What happens when you rename a folder or file in Git? What happens when you shuffle around content in the TOC? Which changes affect page URLs? What’s the best way to avoid broken links to files and images?
There are two things you need to consider when moving, renaming, or deleting content in Git or the TOC.md file:
If you are moving or deleting files as part of the migration clean-up before you push content live, you don’t need to address redirect issues. Just focus on avoiding broken links until your content becomes active and public.
Let’s go over how URLs are generated so that you know which changes can cause the need for redirects.
You should understand which changes in Git will affect URLs.
URLs are determined by the Git repo name, the Markdown filename, and the properties in the TOC.md file.
If you rename either a Markdown file or the repository name, you’ll affect the URL.
Changes to directory names in Git will not affect URLs. (They can affect links, but that’s a different matter.)
When you rename a folder or rename, delete, or move a file, you’ll want to do a global search and replace in all files.
Renaming a folder: Use the Replace in Files feature in Visual Studio Code to make changes like this:
Adding the trailing
/ helps make sure that you locate the directory name in a link and not a Markdown file.
Renaming, deleting, or moving files: To check for links, do a global search and replace to make changes like this:
In this example, I renamed the
workflow folder to
workflow-magic in Git. Here’s how I avoided broken links.
In this example, I renamed
user-guides.md. Here’s how I avoided broken links.
If the file has been pushed live to
experienceleague.adobe.com (and possibly linked to or bookmarked), account for redirects. If you move an entire guide or section, use a wildcard redirect. For individual articles, edit the redirects.csv file in your repo.
This section covers the consequences of renaming and removing files and folders in Git. Let’s start with the easy ones first.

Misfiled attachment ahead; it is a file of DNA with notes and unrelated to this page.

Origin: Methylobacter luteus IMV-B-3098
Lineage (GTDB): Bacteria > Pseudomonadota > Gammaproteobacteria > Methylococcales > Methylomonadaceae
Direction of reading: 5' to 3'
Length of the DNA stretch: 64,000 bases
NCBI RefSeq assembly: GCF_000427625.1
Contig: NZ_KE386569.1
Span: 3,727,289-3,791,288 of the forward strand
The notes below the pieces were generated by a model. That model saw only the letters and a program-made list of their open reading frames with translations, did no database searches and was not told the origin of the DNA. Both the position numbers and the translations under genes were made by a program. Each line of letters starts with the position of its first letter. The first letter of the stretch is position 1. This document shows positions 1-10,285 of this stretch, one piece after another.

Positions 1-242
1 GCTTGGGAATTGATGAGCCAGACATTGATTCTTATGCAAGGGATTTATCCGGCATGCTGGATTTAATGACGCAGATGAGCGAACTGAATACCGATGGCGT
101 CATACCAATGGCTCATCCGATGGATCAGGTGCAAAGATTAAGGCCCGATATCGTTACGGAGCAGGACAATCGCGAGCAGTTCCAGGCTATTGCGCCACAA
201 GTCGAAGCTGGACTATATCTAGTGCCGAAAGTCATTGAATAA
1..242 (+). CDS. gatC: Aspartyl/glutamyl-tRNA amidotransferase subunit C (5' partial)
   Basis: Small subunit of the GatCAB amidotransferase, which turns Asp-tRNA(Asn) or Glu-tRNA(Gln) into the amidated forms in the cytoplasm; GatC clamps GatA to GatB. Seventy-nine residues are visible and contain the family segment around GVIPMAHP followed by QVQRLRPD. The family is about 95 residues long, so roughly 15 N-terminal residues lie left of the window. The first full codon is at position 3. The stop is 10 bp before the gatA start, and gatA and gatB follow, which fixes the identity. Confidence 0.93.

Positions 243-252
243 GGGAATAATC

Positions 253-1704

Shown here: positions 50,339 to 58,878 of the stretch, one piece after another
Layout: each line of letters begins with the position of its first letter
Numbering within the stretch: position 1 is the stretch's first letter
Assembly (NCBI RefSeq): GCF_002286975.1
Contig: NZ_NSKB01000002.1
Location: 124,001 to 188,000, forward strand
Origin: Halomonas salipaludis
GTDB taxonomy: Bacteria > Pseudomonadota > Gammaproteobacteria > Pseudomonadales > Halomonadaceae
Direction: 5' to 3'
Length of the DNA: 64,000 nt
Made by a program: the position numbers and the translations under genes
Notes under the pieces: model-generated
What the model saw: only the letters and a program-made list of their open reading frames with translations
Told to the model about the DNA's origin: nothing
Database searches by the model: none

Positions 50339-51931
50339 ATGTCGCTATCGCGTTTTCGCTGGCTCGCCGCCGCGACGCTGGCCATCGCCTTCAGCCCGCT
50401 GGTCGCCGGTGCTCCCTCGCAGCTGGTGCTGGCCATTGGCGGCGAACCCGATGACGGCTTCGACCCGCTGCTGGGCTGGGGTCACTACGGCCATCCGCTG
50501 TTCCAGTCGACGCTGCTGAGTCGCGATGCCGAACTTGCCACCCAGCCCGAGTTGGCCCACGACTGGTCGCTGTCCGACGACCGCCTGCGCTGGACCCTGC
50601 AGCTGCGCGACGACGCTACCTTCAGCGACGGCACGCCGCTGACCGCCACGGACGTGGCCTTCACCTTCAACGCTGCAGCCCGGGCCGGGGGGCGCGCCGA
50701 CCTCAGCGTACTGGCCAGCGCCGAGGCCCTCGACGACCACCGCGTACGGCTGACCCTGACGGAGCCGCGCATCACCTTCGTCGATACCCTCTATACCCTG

If you work on the same repo with multiple writers, make sure that you let other writers know about your plans to move, rename, or delete files.
If other writers edit files that you rename, for example, git conflicts will result.
If you rename a folder in Git, you just need to avoid broken links. URLs are not affected. See Checking for broken links.
Before you move a Markdown file to a different folder in Git, keep in mind that it usually isn’t necessary. The TOC.md file controls the user guide structure, not the Git location.
If you decide you want to move a Markdown file to a different folder in Git, you don’t have to worry about redirects. You just need to avoid the following link problems:
../) that jump from the moved file to other files
If you move a Markdown file in Git, account for these linking issues.
Again, if you are deleting files as part of the migration clean-up before you push content live, you don’t need to address redirect issues.
If you need to rename a repo with live content, contact the SSE team. There’s a checklist of tasks to go through.
Learn which changes in the TOC require redirects.
Renaming the link text in the TOC has no effect on links or redirects. It only affects what appears in the left rail of the user guide.
Don’t do this unless you really need to. If you think you need to rename a section ID, think again. If you really need to do it, add redirects for all the articles in that section.
Moving articles in the TOC to a different section of the TOC will cause URLs to change.